How to access services from another tenant in Orchard Core - Orchard Nuggets

Zoltán Lehóczky's avatar
Multi-tenancy, Orchard Nuggets, Orchard Core, OpenAPI, Swagger, Taxonomy Localization - This week in Orchard (12/06/2020)

The multi-tenancy feature of Orchard Core is great: A tenant is basically a subsite with its own independent content and configuration, under its own domain or URL prefix. You can use tenants to e.g. host websites for multiple customers of yours from a single Orchard Core app. The sites won't know anything about each other but they'll run from the same app built from the same codebase, and have access to the same modules and themes. This makes maintaining such sites very efficient, both for hosting and for development.

What if you want tenants to be not that isolated though? What if there is certain content or configuration that you actually want to share among tenants or some functionality that you want to centralize on one tenant? You can use the APIs we show below to cross tenant boundaries and use any service from another tenant!

Back in the day, this was also possible with Orchard 1. What we'll see here is a simple controller (just for the sake of easy demonstration, you can do the same thing anywhere). In the Index action, we'll fetch content items from another tenant with the IContentManager service that you already know. This is just an example though, really you can access any other service as well.


public class CrossTenantServicesController : Controller
{
    private readonly IShellHost _shellHost;


    // We'll need IShellHost to access services from a currently running shell's dependency injection container
    // (Service Provider).
    public CrossTenantServicesController(IShellHost shellHost) => _shellHost = shellHost;


    // A simple route for convenience. You can access this from under /CrossTenantServices?contentItemId=ID. Here
    // ID needs to be a content item ID that you can get e.g. from the URL when you open an item to edit from the
    // admin (it looks something like "4da2sme18cc2k2rpdgwx3d4cwj" which is NOT made by a cat walking across the
    // keyboard!).
    [Route("CrossTenantServices")]
    public async Task<string> Index(string contentItemId)
    {
        // Even if you don't create tenants, there will still be a single tenant in an Orchard app, the Default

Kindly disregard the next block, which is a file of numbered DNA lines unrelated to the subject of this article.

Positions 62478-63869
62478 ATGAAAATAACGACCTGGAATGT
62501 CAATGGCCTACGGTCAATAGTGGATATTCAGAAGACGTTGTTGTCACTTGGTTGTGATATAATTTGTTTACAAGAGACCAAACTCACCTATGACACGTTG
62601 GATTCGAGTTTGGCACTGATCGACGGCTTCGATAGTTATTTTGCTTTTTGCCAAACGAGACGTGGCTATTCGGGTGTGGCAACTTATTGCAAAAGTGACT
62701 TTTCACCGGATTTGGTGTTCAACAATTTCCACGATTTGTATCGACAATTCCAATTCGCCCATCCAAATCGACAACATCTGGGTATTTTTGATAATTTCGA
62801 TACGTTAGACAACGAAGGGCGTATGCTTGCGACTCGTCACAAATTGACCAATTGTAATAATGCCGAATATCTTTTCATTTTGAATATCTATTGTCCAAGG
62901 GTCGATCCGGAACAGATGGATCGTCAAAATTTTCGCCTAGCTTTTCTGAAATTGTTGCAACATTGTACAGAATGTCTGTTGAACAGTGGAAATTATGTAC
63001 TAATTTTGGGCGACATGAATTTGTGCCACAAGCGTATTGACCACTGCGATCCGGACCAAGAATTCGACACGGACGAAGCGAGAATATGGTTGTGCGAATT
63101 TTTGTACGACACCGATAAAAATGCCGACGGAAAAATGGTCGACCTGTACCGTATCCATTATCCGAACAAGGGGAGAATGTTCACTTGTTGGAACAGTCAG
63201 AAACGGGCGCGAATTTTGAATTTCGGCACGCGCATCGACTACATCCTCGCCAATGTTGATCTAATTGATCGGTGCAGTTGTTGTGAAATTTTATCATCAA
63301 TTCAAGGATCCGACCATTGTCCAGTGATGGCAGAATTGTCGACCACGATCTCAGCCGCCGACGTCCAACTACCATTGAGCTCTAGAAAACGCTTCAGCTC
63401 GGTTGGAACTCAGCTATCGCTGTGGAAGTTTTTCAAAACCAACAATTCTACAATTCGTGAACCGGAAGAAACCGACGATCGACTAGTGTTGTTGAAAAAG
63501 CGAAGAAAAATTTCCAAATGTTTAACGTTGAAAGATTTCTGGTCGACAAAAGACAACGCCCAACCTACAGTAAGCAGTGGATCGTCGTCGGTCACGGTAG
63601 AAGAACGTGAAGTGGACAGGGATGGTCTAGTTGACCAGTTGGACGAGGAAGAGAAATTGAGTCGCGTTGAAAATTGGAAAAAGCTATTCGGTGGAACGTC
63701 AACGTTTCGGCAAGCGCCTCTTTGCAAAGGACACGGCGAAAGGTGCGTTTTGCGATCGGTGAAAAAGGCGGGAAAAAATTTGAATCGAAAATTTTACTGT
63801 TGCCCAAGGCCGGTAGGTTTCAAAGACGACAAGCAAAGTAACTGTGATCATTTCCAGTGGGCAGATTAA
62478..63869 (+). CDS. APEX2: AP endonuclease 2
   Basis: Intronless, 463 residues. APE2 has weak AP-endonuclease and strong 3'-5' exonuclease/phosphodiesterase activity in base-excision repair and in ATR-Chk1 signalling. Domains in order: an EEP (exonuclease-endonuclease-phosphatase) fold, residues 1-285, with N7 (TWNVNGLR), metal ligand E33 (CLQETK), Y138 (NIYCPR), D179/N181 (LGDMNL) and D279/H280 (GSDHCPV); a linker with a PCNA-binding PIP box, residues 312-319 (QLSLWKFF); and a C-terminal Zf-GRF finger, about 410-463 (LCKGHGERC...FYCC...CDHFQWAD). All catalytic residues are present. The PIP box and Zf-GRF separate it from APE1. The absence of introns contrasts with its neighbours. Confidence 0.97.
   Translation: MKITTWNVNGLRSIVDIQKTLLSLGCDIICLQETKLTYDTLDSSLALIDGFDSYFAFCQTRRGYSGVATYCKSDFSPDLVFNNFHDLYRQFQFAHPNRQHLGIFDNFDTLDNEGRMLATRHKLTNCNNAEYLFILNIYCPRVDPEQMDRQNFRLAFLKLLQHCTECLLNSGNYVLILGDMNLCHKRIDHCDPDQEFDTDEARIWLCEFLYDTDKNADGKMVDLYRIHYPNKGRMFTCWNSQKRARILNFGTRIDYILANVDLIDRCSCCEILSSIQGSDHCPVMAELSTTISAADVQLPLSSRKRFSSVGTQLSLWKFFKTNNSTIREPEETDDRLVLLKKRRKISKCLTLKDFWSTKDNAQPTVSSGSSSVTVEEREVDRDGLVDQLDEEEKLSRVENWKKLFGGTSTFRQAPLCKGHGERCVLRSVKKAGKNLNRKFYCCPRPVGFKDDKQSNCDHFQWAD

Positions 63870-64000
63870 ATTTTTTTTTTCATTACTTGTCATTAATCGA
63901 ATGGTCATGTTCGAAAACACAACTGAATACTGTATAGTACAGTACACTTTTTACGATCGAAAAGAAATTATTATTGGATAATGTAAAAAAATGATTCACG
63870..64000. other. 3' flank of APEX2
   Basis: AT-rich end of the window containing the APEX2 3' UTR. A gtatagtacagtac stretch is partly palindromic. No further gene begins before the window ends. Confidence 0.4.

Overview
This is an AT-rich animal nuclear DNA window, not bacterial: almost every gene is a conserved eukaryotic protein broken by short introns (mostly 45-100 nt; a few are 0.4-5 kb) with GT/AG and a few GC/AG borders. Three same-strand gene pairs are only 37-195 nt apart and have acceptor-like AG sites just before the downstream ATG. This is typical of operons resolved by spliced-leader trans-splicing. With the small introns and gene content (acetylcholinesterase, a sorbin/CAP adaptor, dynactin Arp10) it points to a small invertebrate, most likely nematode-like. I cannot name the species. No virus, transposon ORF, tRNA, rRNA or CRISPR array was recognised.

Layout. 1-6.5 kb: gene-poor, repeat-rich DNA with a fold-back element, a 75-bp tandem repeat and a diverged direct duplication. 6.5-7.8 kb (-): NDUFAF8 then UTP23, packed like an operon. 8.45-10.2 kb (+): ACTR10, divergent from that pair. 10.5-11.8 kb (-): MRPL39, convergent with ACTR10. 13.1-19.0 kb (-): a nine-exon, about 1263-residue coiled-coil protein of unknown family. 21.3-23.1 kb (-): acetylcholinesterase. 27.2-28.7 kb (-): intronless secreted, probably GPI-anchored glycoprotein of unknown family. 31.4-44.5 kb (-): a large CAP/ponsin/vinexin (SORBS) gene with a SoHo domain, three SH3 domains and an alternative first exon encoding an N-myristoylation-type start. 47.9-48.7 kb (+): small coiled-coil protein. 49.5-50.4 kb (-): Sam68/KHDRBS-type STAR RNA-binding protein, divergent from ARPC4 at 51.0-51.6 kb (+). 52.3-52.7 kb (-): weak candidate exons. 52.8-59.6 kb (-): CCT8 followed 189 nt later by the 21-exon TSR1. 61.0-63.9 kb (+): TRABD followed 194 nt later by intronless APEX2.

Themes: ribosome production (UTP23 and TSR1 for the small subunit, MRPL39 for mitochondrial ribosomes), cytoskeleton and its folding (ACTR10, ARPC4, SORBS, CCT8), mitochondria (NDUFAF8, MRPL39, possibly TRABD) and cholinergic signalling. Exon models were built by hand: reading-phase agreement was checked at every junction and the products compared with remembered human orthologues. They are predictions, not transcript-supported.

// tenant. For all other tenants you create you can provide the technical name.

        // In this example, we'll access content items from the Default tenant but this works for any tenant of
        // course. Create a tenant in your app (enable the Tenants feature and then create it from under
        // Configuration / Tenants), enable the Training Demo on it too and check out how this works there!

        // First you have to retrieve the tenant's shell scope that contains the shell's Service Provider. Note
        // that there is also an IShellSettingsManager service that you can use to access the just shell settings
        // for all tenants (shell settings are a tenant's basic settings, like its technical name and its URL).
        var shellScope = await _shellHost.GetScopeAsync("Default");

        // We'll just return the title of the content item from this action but you can do anything else with the
        // item too, like displaying it.
        string title = null;

        // With UsingAsync() we'll create a block where everything is executed within the context of that other
        // tenant. It's a bit similar to being inside a controller action, but remember that all of this is running
        // on the Default tenant, even if you're looking at it from another tenant you've created.
        await shellScope.UsingAsync(async scope =>
        {
            // You can resolve any service from the shell's Service Provider. This serves instead of injecting
            // services in the constructor.
            var contentManager = scope.ServiceProvider.GetRequiredService<IContentManager>();

            // We can use IContentManager as usual, it'll just work.
            // Note that for the sake of simplicity there is no error handling for missing content items here, or
            // any authorization. It's up to you to add those :).
            var contentItem = await contentManager.GetAsync(contentItemId);

            // DisplayText is what you've already learned about in PersonPartHandler.
            title = contentItem.DisplayText;
        });

        return title;
    }
}

Pretty neat, right? If you'd like to play with the code and see it in action check it out in our Training Demo module!

Did you like this post? It's part of our Orchard Nuggets series where we answer common Orchard questions, be it about user-facing features or developer-level issues. Check out the other posts for more such bite-sized Orchard tips and let us know if you have another question!

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